Standard WebDAV Properties

The WebDAV protocol supports a number of functions including collections,
properties, namespace management, and soon to come, ordered collections,
references, versioning, parallel development, configuration management, and
searching. However, in spite of all these functions, client applications
often want more. For example, a typical document management application
might do document life cycle management functions like review and approval
cycles, document states and transitions, rendering variants in multiple
document formats, workflow and groupware functions, notification,
publishing, etc. These client applications can exploit new resource types
and WebDAV properties to implement these functions, but unless multiple
client applications implement them the same way, interoperability is
compromised. We could extend WebDAV to include all these capabilities, but
then the protocol would get very complex, take a long time to develop, and
include too many domain specific concepts what would not be reused for
other domains. So how do we support new functions, promote
interoperability, and keep the protocol domain neutral and simple?

One approach is to take a lesson from XML. XML is a standard language for
tagged documents. The standard specifies (among other things) that an XML
document contains elements which have attributes and can contain other
elements. So XML, unlike HTML, defines a standard syntax for documents, but
not a standard for their specific content structure. A class of documents
can be described using a Document Type Definition (DTD) that specifies the
valid element structure for that class of documents.  A DTD defines a
"document language" that can be used to describe and validate documents
that conform to that language. Interested industries can get together and
define a document language for their industry. Then applications
interoperate at two levels: one using XML documents as a common interchange
format, and another using agreed upon DTDs to describe the structure of
these documents. XML doesn't have to change to support Health Care or the
Automotive Industry, those industries just have to agree on their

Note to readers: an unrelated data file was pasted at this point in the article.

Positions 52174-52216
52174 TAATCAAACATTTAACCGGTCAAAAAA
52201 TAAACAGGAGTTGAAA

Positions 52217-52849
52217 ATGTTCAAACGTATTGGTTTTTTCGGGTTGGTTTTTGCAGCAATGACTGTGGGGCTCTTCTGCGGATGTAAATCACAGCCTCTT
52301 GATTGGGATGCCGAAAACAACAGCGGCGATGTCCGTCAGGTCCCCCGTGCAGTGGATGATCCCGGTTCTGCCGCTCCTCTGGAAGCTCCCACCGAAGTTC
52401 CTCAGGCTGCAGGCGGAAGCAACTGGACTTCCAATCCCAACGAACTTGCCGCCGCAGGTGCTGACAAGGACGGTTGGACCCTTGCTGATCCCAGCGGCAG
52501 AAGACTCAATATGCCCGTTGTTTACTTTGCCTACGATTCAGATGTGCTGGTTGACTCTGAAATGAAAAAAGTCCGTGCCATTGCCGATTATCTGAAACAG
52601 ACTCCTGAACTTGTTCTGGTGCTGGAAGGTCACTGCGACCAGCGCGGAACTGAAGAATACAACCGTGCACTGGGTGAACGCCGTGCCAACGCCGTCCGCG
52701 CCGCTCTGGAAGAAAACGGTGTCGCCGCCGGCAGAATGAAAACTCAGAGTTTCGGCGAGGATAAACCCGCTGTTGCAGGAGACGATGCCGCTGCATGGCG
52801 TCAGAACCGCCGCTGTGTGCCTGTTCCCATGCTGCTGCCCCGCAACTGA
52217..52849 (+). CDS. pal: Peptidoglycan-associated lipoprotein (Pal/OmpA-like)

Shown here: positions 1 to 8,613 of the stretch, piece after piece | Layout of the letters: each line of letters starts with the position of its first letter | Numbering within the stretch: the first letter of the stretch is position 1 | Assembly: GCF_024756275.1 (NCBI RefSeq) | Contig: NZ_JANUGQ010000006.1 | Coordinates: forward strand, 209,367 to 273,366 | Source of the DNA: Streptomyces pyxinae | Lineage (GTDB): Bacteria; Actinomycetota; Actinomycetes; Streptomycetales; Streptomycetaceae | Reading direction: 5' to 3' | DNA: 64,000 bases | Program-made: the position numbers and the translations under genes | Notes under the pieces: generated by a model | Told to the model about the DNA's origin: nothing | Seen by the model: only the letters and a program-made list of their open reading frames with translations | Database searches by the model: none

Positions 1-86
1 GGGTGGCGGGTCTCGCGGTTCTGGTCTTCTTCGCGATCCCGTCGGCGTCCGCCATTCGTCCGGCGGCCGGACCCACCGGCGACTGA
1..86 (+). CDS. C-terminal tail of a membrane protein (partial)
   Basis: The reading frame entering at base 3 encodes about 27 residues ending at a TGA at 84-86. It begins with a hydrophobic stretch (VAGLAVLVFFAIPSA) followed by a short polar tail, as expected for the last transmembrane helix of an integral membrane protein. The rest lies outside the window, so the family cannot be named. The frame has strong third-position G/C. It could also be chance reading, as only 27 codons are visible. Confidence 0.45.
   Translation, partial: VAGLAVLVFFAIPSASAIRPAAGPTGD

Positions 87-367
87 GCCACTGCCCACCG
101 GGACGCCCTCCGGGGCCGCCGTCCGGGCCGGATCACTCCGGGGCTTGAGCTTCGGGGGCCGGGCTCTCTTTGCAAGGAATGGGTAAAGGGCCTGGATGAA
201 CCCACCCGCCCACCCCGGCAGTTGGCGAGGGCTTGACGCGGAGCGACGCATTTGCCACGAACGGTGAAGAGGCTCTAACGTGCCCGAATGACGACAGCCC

respective DTDs. There are standards efforts underway to facilitate the
construction of these DTDs. For example:

  - CDF  for push applications
  - CIM2  for systems and network management apps
  - EAD  for apps which need access to archival inventories and registers
  - HTML4  for Web documents
  - MathML for mathematics
  - OAG  for supply chain applications
  - OTP  for eCommerce applications
  - PGML  for graphics
  - RosettaNet  their catalog DTD for use in eCommerce
  - SMIL  for streaming media apps
  - vCard  for applications needing to process an electronic business card
  - WML - for transcoding applications to wireless PvC devices
  - iCal  - for calendar and calendar-related events

There are also web sites that provide a repository for DTDs so that
interested parties can see what other people are doing in the same domain,
and can locate potential collaborators. See

We could do something similar for client extensions to WebDAV based on
resource types and properties. This could be facilitated by establishing a
web site that WebDAV client developers could visit and contribute to that
would contain proposals for properties and resource document types to
support particular domains. For example, one could envision a consortium of
document management providers who would collaborate on resource types and
properties to support document life cycle management as described above.
This would allow client providers to establish standards without extending
the WebDAV protocol for particular domains of interest while still enabling
interoperability. Client applications could continue to add value of their
own, but could expect that documents conforming to the standard would have
expected properties and structure.

I propose that we establish such a web site, and that the WebDAV working
groups may want to exploit this concept themselves instead of adding a lot
of DAV properties to the standard that may prove to be too domain specific
for general reuse, or result in too may server options for clients to be
effectively written.

Received on Wednesday, 3 March 1999 16:58:55 UTC